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Alcohol and Suicide in Russia, 1870-1894 and 1956-2005: Evidence for the Continuation of a Harmful Drinking Culture Across Time?
Södertörn University, School of Social Sciences, SCOHOST (Stockholm Centre on Health of Societies in Transition).
Södertörn University, School of Social Sciences, SCOHOST (Stockholm Centre on Health of Societies in Transition). Södertörn University, School of Social Sciences, Sociology.
2011 (English)In: Journal of Studies on Alcohol and Drugs, ISSN 1937-1888, Vol. 72, no 2, 341-347 p.Article in journal (Refereed) Published
Abstract [en]

Objective: Previous research suggests that a strong relation exists between alcohol consumption and suicide in Soviet and post-Soviet Russia. This study extends this analysis across a much longer historical time frame by examining the relationship between heavy drinking and suicide in tsarist and post-World War 11 Russia. Method: Using alcohol poisoning mortality data as a proxy for heavy drinking, time-series analytical modeling techniques were used to examine the strength of the alcohol-suicide relation in the provinces of European Russia in the period 1870-1894 and for Russia in 1956-2005. Results: During 1870-1894, a decreasing trend was recorded in heavy drinking in Russia that contrasted with the sharp increase observed in this phenomenon in the post-World War 11 period. A rising trend in suicide was recorded in both study periods, although the increase was much greater in the latter period. The strength of the heavy drinking suicide relation nevertheless remained unchanged across time, with a 10% increase in heavy drinking resulting in a 3.5% increase in suicide in tsarist Russia and a 3.8% increase in post-World War II Russia. Conclusions: Despite the innumerable societal changes that have occurred in Russia across the two study periods and the growth in the level of heavy drinking, the strength of the heavy drinking-suicide relation has remained unchanged across time. This suggests the continuation of a highly detrimental drinking culture where the heavy episodic drinking of distilled spirits (vodka) is an essential element in the alcohol-suicide association. (J. Stud. Alcohol Drugs, 72, 341-347, 2011)

Place, publisher, year, edition, pages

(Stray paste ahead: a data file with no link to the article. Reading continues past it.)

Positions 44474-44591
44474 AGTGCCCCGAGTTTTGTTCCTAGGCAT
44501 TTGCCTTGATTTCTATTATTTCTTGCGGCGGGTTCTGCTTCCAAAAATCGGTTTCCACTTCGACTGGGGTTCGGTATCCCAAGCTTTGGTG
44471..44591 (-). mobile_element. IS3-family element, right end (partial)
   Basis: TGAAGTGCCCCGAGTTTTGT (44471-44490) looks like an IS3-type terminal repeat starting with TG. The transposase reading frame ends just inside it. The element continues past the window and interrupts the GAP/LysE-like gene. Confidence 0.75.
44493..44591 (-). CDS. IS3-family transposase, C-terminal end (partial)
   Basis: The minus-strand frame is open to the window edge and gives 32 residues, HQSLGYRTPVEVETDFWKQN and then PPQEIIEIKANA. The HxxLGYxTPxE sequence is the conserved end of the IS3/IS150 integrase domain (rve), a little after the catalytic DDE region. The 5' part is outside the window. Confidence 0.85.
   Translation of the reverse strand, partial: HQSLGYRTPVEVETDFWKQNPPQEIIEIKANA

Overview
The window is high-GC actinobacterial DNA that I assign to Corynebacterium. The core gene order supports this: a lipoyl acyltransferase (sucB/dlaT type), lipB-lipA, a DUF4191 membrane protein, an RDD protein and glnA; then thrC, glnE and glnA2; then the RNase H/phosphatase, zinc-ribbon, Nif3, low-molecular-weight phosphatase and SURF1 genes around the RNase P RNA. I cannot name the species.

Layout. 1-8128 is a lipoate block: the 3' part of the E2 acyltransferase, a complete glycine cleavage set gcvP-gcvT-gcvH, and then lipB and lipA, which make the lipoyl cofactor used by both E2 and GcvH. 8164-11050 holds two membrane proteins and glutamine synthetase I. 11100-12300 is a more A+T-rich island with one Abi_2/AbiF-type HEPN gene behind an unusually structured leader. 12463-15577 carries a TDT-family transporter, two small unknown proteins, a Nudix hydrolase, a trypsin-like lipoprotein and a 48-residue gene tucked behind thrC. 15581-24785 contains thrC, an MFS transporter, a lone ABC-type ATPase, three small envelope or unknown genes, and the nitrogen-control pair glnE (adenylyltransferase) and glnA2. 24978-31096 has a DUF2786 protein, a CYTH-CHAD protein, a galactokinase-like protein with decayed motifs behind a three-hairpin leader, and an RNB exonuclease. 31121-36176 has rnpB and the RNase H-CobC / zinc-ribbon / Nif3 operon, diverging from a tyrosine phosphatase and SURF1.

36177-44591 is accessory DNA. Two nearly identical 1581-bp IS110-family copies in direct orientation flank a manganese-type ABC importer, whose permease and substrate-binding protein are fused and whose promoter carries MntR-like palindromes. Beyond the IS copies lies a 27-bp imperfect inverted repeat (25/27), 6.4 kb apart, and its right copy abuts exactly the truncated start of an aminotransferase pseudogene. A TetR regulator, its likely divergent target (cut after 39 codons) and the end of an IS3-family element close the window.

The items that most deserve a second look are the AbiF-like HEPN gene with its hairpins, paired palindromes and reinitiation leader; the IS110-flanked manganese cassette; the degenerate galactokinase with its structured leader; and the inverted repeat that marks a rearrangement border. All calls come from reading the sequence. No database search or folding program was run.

2011. Vol. 72, no 2, 341-347 p.
National Category
URN: urn:nbn:se:sh:diva-13438ISI: 000288570800018PubMedID: 21388607ScopusID: 2-s2.0-79952935274OAI: diva2:458094
Available from: 2011-11-21 Created: 2011-11-21 Last updated: 2014-02-12Bibliographically approved
In thesis
1. Suicide in Russia: A macro-sociological study
Open this publication in new window or tab >>Suicide in Russia: A macro-sociological study
2013 (English)Doctoral thesis, comprehensive summary (Other academic)
Abstract [en]

This work constitutes a macro-sociological study of suicide. The empirical focus is on suicide mortality in Russia, which is among the highest in the world and has, moreover, developed in a dramatic manner over the second half of the 20th century. Suicide mortality in contemporary Russia is here placed within the context of development over a longer time period through empirical studies on 1) the general and sex- and age-specific developments in suicide over the period 1870–2007, 2) underlying dynamics of Russian suicide mortality 1956–2005 pertaining to differences between age groups, time periods, and particular generations and 3) the continuity in the aggregate-level relationship between heavy alcohol consumption and suicide mortality from late Tsarist period to post-World War II Russia. In addition, a fourth study explores an alternative to Émile Durkheim’s dominating macro-sociological perspective on suicide by making use of Niklas Luhmann’s theory of social systems. With the help of Luhmann’s macro-sociological perspective it is possible to consider suicide and its causes also in terms of processes at the individual level (i.e. at the level of psychic systems) in a manner that contrasts with the ‘holistic’ perspective of Durkheim. The results of the empirical studies show that Russian suicide mortality, despite its exceptionally high level and dramatic changes in the contemporary period, shares many similarities with the patterns seen in Western countries when examined over a longer time period. Societal modernization in particular seems to have contributed to the increased rate of suicide in Russia in a manner similar to what happened earlier in Western Europe. In addition, the positive relationship between heavy alcohol consumption and suicide mortality proved to be remarkably stable across the past one and a half centuries. These results were interpreted using the Luhmannian perspective on suicide developed in this work. 

Place, publisher, year, edition, pages
Uppsala: Acta Universitatis Upsaliensis, 2013. 66 p.
Digital Comprehensive Summaries of Uppsala Dissertations from the Faculty of Social Sciences, ISSN 1652-9030 ; 87Södertörn Doctoral Dissertations, ISSN 1652-7399 ; 76
Suicide, Russia, historical development, time-series analysis, age-period-cohort analysis, Émile Durkheim, Niklas Luhmann
National Category
urn:nbn:se:sh:diva-18696 (URN)978-91-554-8602-0 (ISBN)
Public defence
2013-04-12, IV, Universitetshuset, Biskopsgatan 3, 10:15 (English)
Available from: 2013-04-02 Created: 2013-04-02 Last updated: 2015-03-02Bibliographically approved

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